It’s true, I was 19, I was focused on those things.

But this year I allowed myself to imagine for the first time – what if I hadn’t left school?

Worse – what if I hadn’t wanted to?

It’s the kind of thought experiment that doesn’t really matter.

But it also does.

What if I hadn’t left school and had gone back for the start of the second semester in January. What if I had gone home for just those few weeks when it first happened. And what if then I had to return to school.

My first thought to myself when I felt this was, “Damon would have died without me there.”

“I could not have left. It was not an option.”

And yet…

I wonder, if I had been there to go back and hold my 19-year-old self, to say, the grief is important and you should go back to school and go to therapy…

I don’t know. It’s hard to play out because I know I never would have done it.

And maybe it’s true. I think we all feel that way, that Damon would have died without us there. That might be true, too. I think it is.

But there is still this little piece I feel when I truly feel my 19-year-old self where she had just lost not only her brother and her family as it was but also all her friends and her school and the place where she first finally felt out on her own and happy.

And when she went home she acted like she was so strong taking care of everybody else but really she developed an eating disorder and spent a lot of time in the hospital and feeling so alone and was so unstable. And no one could really see her, or even wanted to anymore.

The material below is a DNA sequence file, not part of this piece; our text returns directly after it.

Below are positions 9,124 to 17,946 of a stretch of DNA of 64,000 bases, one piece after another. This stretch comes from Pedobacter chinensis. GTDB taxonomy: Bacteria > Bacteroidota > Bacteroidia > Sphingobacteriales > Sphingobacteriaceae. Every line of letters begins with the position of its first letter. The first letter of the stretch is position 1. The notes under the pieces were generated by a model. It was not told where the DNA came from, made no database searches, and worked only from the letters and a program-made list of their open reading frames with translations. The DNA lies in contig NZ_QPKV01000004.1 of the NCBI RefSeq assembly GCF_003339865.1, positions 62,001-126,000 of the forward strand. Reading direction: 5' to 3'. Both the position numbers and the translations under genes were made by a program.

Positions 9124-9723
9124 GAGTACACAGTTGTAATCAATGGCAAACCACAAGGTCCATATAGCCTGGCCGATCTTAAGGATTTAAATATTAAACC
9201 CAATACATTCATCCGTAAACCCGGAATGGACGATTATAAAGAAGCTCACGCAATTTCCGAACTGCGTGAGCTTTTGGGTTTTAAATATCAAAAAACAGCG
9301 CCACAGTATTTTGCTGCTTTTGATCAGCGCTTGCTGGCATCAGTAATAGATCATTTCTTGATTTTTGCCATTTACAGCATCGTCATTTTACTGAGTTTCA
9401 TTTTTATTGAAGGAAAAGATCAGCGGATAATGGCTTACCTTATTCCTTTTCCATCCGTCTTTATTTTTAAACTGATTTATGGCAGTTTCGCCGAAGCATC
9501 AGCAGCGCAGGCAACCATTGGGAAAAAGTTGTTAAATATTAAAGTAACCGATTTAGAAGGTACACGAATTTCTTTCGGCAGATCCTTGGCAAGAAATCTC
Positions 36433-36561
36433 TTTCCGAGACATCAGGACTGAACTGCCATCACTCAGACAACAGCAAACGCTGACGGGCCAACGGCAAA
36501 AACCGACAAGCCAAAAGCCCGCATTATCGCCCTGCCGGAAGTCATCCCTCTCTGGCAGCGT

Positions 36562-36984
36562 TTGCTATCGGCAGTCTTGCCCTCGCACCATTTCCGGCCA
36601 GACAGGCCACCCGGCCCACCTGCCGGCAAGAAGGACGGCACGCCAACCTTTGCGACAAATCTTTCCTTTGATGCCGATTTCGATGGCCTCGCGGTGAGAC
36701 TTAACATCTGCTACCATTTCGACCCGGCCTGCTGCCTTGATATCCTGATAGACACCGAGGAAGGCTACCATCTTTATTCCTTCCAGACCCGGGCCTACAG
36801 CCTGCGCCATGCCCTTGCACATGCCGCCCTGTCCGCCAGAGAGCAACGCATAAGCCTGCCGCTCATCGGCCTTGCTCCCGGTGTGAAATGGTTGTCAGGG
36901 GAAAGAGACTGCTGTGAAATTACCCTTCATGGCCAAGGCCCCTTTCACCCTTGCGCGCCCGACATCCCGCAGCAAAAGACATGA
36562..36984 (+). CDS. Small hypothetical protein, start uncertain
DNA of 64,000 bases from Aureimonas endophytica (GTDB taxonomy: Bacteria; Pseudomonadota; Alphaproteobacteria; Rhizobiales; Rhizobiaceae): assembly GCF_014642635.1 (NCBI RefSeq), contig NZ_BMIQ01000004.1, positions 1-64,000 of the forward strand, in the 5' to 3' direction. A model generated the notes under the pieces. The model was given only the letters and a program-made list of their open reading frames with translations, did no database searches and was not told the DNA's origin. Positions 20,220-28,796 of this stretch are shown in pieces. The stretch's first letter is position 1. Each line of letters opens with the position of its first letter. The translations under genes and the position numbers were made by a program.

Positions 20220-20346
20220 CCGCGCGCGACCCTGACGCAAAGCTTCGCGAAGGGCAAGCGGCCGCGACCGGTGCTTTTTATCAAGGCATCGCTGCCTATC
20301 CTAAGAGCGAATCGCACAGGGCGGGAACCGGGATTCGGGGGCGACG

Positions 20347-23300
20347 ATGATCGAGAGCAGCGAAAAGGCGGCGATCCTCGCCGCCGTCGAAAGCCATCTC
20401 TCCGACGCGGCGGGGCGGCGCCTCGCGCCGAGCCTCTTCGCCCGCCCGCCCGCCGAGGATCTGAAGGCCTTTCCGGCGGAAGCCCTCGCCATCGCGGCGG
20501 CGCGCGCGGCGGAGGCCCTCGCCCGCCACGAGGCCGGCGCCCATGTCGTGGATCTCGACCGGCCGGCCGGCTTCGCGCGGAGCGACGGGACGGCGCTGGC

How much was my rescuer – so prominent at that age – taking over, immediately taking care of everyone else to feel important, thinking she knew everything.

My rescuer, as I have learned, is not actually me.

I never really felt myself as separate.

A few days ago another friend led me through a somatic movement practice. As I felt the sadness in my body that has been coming up the past couple weeks.

And I was swaying and started to sway faster and with my body totally in charge I thought “oh no, I have to scream.”

And then the scream came out, and as I was screaming over and over I got flashes, like individual photographs:

— My dorm room, the lighting, the moment when I first found out Damon was in an accident, screaming crying trying to find all my things will my friends drive me home

— New Year’s Eve a month later, sitting alone at midnight in my childhood bed, watching a foreign movie with subtitles and a glass of red wine, none of my friends had invited me anywhere or wished me happy new years 

— On a black sand beach in Iceland 7 years later, screaming grief into the ocean in the rain while women held me

And I cried.

And at the end of the practice I just felt cleaned out. No stories attached. Just like a part had emptied.

I think I forget what I used to be like.

How little I was really able to hold at that age.

Of course it is still coming out. It probably will forever.

I saw a video of me the other day from 2017 and I was shocked. I was so locked up. So out of my body. You can feel the tightness watching me, how tightly I am gripping holding myself pushing down my emotions.

Watching it I was reminded of my grandmother – those were her expressions, I thought. Not feeling. Not really there.

SHE is buried down so deep inside it is almost totally inaccessible.

And I was in awe, really, at how that can become this.

I feel my woman more than I have ever felt her.

I feel myself more than I have ever felt her.

It’s not really an overcoming, I don’t really identify with overcoming. I don’t feel like I have “overcome” anything in particular.

But when I look at my life right now I can feel all versions of me, how happy they are with this. Living amongst the twirling branches and the deer and the moon streaming through our skylights at night.

An independent schedule. A fiancé who tells me how beautiful and cute I am and how I am his biggest gift and how happy I make him every single day, multiple times a day.

Being flooded with an amount of love I did not know was possible.

And it has taken ten years but I am finally at the place where I am ready to really see my 19-year-old self. To say – wow. That was so hard. How much you gave up, how much you lost.

And somehow… somehow… you turned that into this.